March 28, 2008

"Peter Out"

Stupid Question ™
June 12, 2003
By John Ruch
© 2003

Q: What’s the origin of the term “peter out”?
—Ron Summer

A: It is completely, utterly unknown why “petering out” means “fading away” or “dwindling” (or, in a more recent usage, “being squandered away”).

But I certainly have my own favorite theory.

We have a pretty good idea of where the phrase came from. It popped up in Californian mining slang in the 1840s and usually referred to a gold mine running out of the shiny stuff.

But tracing any origin is difficult because “peter” has a wild and bizarre variety of meanings, from an imitative bird cry to “penis” to the familiar Biblical name (the start of it all).

Speaking of “peter” and mines, you may recall that the Biblical Peter was actually called Simon. Jesus, in a typically symbolic mood, gave him the name “Petros” for reasons scholars still debate. “Petros” is the Greek translation of an Aramaic word meaning “stone” or “rock.”

There are, naturally, a couple of loony guesses about “peter out.” One is that it comes from the French peter, meaning “to break wind” (apparently from the sound made by so doing). This is just some goofball checking foreign dictionaries for similar words.

Another idea is that it has to do with the Biblical Peter’s denial of Christ. Methinks that didn’t come up too much in the mines.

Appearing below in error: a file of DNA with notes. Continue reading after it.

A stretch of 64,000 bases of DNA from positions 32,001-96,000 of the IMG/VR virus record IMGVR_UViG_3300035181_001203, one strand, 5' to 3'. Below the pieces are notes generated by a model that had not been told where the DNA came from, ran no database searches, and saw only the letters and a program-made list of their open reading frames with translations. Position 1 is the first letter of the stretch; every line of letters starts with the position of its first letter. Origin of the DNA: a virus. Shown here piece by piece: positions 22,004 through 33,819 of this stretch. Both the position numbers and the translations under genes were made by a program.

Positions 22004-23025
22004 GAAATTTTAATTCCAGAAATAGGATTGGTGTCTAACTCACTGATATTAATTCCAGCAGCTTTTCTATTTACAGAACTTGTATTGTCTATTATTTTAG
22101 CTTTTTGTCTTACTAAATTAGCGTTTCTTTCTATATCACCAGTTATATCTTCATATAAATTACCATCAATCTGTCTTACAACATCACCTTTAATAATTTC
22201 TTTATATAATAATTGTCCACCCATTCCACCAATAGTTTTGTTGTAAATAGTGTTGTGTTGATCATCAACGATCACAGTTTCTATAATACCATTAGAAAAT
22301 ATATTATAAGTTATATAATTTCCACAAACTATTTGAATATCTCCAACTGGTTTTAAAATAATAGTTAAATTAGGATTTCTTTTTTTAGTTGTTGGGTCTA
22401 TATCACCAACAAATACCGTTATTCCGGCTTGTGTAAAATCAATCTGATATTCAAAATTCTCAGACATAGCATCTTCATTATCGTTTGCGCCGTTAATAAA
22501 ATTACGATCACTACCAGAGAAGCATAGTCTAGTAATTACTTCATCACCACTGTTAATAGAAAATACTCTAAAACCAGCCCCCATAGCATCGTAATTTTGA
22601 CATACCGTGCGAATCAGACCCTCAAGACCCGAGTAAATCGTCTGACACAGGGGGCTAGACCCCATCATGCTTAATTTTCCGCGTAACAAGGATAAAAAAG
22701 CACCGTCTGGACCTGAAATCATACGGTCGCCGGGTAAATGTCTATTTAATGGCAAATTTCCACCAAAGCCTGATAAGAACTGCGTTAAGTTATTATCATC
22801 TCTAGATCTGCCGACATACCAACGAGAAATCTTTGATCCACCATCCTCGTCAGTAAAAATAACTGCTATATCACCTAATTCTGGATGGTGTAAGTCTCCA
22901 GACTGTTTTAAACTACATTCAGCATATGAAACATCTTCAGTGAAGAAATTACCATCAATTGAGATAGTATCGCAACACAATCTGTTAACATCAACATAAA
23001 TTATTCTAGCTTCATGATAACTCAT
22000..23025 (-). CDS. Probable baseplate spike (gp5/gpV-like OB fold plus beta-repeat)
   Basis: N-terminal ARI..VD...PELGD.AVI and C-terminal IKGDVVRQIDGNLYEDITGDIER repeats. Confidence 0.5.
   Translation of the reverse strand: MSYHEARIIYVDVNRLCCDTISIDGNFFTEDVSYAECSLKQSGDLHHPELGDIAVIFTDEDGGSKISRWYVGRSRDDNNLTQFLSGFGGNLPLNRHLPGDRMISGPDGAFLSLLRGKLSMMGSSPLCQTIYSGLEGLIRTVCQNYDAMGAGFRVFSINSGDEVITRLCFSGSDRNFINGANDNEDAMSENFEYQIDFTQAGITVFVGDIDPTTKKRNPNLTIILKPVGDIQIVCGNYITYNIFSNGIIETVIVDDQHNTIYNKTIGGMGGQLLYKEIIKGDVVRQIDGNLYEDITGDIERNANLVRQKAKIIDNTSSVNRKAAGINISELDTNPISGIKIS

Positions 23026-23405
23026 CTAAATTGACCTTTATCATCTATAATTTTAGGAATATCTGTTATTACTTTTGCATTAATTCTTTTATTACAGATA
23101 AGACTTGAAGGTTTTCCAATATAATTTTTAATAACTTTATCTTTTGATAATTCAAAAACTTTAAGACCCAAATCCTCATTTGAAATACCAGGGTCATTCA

Another meaning of “peter” is an abbreviation of “saltpeter” or potassium nitrate, a key ingredient of black powder used in firearms and blasting. Hence, the theory that “petered out” meant you had blasted every last bit of ore out of the mine.

That’s a pretty good idea. Especially because it’s the one I came up with before I looked up what everybody else thinks.

But there are two problems. As far as I can tell, neither “peter” nor “saltpeter” were common terms for the black powder itself, just for the specific ingredient.

Also, this explanation doesn’t address a prior usage of “peter” that throws this whole discussion into a tizzy.

Etymologists have dug up an oddball early-1800s reference to “peter” (by itself, without “out”) meaning “to stop abruptly.” Specifically, it was described as being used as an imperative command meaning to quit or shut up: “Peter that!”

This usage appears to have come before “peter out.” However, it’s a one-hit wonder that doesn’t seem to have gone anywhere. I see no reason to expect that it influenced “peter out.”

Besides, I have less tangible reasons for the hunch that “saltpeter” is right. Of nearly simultaneous origin was “fizzle out,” which came from the sound of fireworks failing to explode—which is to say, of gunpowder sputtering out.

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